You’ve done some work in education before, at least make sure that we are talking to all the right people. 

Mike Palmer: That’s amazing. Yeah.  It’s happened to me a few times. The President in his speech talks about something and then couple of weeks later, I wind up having to do it  But no, I’m kidding. I’m kidding. That’s an extraordinary experience. And then  you had a nice run there where you were then on the hook for some  serious work. 

Kumar Garg, Schmidt Futures: Yeah, so  I stayed for  basically the full eight years. And, it’s definitely an experience where I learned on the job.  I went from knowing nothing about how government work to like gray beard.

You know, Usually people  in White House time usually do about two years. They’re tough enough job that you just a high burnout, but I paid for all eight. 

Mike Palmer:  And you age at a much accelerated rate. Although   our listeners are not seeing you right now, but it looks like you’be faring relatively well for  that length of run in a pretty high pressure role and also almost definitionally cutting edge.

 You were, in some ways tasked with a re-imagining of our educational system that is more science, technology, engineering and math forward . There’s a lot of thinking about the future of work and the skills gap in ways that, we talked about it a bunch on this podcast over the years, but having someone who really was in some ways defining this conversation for the U S through the 2010s into the teens. And then fast forwarding a bit, although there’s a lot to talk about in there. There’s also this Eric Schmidt fellow who has established what you’re working on today. Can you share a little more what that is? 

Kumar Garg, Schmidt Futures: Yeah, so I left in 2017 and started working with Eric.

And, Eric is the former CEO of Google. I started working with him on what became Schmidt Futures, which is an organization that focuses on science and technology for the public good. And one of the big program areas that we’ve built here is something that we call learning engineering.

And what it’s really focused on is how do we use what are the pretty rapid advances in computer science, computational tools, computational methods – things like machine learning and computational talent – all the computer science talent that’s happening.  How do we take all of that and have it drive advances in our understanding of human learning.  What allows kids to thrive in what settings, how do we take those small insights and make them into big insights and how do we do them repeatedly?

 If you follow the role of computer science and other fields,  across the sciences, it’s starting to have this pretty profound impact. Yes. There used to be this idea that Oh , the way we understand biology is we, study cells and we studied all these different sorts of organisms.

And then in the past 20 years, we have this whole field called computational biology where we say if we’re trying to actually figure out the path of a disease,  we could actually sequence a lot of genomes and say, the cancer seems to really spike at this part of the genome that doesn’t tell you the biological understanding of why that’s happening.

Totally different clue as to where you might go looking. And that’s like a data first. Clue finding exercise. Yeah. And that’s had a big impact. So now, you had just had a few months ago, this big breakthrough on protein folding using the portable using, this was like a problem that was considered unsolvable using these methods.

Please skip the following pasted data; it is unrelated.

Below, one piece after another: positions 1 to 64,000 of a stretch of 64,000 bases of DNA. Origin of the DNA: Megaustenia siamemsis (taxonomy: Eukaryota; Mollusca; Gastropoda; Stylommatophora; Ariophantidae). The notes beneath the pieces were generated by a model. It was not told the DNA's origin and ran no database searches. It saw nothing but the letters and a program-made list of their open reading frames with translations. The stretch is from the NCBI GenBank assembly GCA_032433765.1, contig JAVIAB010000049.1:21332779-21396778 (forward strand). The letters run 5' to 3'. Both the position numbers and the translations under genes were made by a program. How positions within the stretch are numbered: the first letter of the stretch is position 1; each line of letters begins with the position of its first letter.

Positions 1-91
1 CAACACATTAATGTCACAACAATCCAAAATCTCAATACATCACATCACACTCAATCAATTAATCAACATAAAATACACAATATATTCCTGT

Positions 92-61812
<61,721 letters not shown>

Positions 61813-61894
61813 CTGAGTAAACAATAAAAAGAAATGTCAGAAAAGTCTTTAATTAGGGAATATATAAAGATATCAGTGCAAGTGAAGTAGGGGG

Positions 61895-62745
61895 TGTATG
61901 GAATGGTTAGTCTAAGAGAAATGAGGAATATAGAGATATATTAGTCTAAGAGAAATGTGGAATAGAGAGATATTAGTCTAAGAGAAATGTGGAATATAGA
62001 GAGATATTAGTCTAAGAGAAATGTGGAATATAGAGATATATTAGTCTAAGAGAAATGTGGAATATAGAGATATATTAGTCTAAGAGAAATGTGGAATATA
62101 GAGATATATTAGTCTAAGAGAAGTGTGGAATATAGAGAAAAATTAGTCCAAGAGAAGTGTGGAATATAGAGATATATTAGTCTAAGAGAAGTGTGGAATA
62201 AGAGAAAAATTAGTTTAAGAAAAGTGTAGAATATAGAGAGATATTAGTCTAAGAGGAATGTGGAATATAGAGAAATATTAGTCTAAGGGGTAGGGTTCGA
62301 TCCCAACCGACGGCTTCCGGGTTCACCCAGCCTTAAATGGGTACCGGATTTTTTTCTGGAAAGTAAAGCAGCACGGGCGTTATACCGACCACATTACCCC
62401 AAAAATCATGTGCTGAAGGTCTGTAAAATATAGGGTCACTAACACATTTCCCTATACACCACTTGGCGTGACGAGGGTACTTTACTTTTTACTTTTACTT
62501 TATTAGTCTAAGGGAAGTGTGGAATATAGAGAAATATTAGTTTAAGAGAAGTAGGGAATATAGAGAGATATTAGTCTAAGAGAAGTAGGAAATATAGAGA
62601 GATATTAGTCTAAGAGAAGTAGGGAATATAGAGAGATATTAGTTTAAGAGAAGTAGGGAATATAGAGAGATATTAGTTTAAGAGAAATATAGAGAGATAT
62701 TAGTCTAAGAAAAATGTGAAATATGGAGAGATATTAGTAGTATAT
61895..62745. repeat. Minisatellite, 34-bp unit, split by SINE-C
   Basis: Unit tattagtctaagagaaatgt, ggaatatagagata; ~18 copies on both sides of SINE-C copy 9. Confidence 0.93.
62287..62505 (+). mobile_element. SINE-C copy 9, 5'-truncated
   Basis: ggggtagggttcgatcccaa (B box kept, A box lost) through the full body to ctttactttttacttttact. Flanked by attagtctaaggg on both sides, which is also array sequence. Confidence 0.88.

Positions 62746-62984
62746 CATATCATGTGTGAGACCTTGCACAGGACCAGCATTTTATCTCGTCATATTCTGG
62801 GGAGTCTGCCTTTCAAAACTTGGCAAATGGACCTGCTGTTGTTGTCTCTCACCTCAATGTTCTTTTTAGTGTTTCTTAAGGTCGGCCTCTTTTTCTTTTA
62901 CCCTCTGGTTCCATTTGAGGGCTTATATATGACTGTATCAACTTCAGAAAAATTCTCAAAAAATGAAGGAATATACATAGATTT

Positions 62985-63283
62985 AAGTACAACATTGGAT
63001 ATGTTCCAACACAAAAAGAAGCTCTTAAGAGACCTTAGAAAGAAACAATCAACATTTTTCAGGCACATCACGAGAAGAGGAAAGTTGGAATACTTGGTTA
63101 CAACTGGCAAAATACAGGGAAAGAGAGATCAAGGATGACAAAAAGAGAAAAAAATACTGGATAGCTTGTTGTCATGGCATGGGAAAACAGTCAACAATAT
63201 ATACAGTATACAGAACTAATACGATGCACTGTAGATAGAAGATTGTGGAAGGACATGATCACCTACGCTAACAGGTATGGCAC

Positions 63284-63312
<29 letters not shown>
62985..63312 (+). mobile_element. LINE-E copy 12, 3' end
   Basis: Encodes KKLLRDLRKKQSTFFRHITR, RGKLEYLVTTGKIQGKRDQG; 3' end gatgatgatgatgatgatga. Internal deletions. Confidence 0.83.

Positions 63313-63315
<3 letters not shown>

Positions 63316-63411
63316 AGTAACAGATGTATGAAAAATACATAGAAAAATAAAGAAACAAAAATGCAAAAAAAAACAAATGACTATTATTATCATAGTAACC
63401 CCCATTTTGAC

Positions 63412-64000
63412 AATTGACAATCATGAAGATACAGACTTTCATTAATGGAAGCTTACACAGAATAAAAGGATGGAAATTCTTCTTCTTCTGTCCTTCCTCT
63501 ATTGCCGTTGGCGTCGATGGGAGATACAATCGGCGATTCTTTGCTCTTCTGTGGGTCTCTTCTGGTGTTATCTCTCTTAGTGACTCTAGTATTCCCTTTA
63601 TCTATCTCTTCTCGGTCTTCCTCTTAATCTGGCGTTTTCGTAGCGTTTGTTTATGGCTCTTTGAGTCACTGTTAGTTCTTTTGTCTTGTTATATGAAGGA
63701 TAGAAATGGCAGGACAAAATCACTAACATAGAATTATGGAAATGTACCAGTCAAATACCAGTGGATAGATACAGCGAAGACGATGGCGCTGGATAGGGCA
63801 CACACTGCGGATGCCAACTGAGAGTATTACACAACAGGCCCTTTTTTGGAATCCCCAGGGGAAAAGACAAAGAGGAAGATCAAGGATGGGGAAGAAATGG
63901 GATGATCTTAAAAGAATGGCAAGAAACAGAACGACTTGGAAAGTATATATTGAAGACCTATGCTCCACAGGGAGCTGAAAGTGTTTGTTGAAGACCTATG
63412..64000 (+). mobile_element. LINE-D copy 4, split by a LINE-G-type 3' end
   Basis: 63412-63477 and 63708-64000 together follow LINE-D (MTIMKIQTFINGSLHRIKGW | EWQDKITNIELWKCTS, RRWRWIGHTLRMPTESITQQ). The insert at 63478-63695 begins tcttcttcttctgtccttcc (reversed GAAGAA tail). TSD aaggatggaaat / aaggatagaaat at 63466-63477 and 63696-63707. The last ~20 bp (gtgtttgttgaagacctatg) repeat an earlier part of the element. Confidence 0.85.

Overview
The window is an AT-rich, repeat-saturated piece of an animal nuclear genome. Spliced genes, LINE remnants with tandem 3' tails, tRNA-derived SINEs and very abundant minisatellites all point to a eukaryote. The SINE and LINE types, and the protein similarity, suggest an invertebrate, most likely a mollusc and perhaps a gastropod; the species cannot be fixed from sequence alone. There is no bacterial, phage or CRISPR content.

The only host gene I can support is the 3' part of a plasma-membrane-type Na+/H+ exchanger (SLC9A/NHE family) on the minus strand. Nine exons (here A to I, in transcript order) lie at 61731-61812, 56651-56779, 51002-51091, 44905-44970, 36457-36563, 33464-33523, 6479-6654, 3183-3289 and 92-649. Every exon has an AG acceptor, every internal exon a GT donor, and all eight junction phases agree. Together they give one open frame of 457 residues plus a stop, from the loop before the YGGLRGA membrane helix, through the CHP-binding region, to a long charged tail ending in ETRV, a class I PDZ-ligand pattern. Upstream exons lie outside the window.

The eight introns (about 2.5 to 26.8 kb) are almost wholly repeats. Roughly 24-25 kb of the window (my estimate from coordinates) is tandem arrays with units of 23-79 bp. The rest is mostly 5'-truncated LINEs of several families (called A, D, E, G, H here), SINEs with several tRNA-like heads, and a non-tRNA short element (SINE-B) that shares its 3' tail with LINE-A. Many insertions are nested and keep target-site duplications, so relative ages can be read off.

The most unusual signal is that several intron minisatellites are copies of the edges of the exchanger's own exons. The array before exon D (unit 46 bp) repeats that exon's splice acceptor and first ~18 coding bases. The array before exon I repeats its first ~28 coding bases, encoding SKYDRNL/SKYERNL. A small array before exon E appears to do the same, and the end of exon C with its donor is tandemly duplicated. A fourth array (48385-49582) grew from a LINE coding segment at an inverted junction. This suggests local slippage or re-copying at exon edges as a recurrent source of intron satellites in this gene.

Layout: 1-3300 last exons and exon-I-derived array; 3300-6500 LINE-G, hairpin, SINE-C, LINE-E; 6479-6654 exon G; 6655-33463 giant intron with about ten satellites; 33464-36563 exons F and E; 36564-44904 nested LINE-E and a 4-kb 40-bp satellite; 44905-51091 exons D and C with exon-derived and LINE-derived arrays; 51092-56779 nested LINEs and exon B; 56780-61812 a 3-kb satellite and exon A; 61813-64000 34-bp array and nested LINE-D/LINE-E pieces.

So the question is if you take those methods, you take that talent. How would you apply it to understandings of human learning? And the reason why I think this is  a really interesting topic is for a long time, what learning science has actually given us are really powerful mid-level theories for learning.

 A good mid-level theory for learning is spaced repetition, which is the idea that I teach you something, and then you should probably come back to it.

 Because  in two weeks, if I say to you, do you remember that thing? I taught you trying to recall it actually puts it more firmly back into your long term memory.

Mike Palmer: Shout out to Ebbinghaus ebbinghaus was onto something, the forgetting curve. 

Kumar Garg, Schmidt Futures: Yes. Okay, so this is a powerful idea. Now the question is  when should I come back? Because even if you understand, like lots of research shows that, space repetition matters.

Mike Palmer: Yeah. 

Kumar Garg, Schmidt Futures: Should I teach it to you that night for homework. Should I bring it up tomorrow  in school and back in two weeks, should I come back in two months just to double-check? 

Mike Palmer: Right. 

Kumar Garg, Schmidt Futures: And the thing is that if you actually add up spaced repetition, worked examples, all these different important learning theories, and you start to say which combination of them should I do you end up with trillions of possibilities. Because  the theories don’t tell you when to do them 

Mike Palmer: not to mention, how do you measure whether it’s working or not.. 

Kumar Garg, Schmidt Futures: For which student in what? And so there’s two ways you could think about  that problem you could say. We’re always going to live in the world of it depends. And, that’s why we have amazing educators and they’re going to figure it out. But I think, if you take one step further, just like we have physicians who are doing really important diagnostic work, when somebody walks in, but they also have this huge, R and D infrastructure.

There’s also just testing and taking those insights that physicians are having and saying. Is this a big insight as a small? How do these things apply? How these drugs combine with each other? How do these therapies combine with each other? So the idea behind learning engineering is how do we make sure that we actually providing teachers and parents and students, the tools? Those tools are actually  testing all these different ideas at scale. So you’re not just saying, here’s one small idea and now I’m just going to apply it to everybody.  And in education – this is really informed by my experience of when I worked in the administration. I think in education, we’re constantly chasing silver bullets.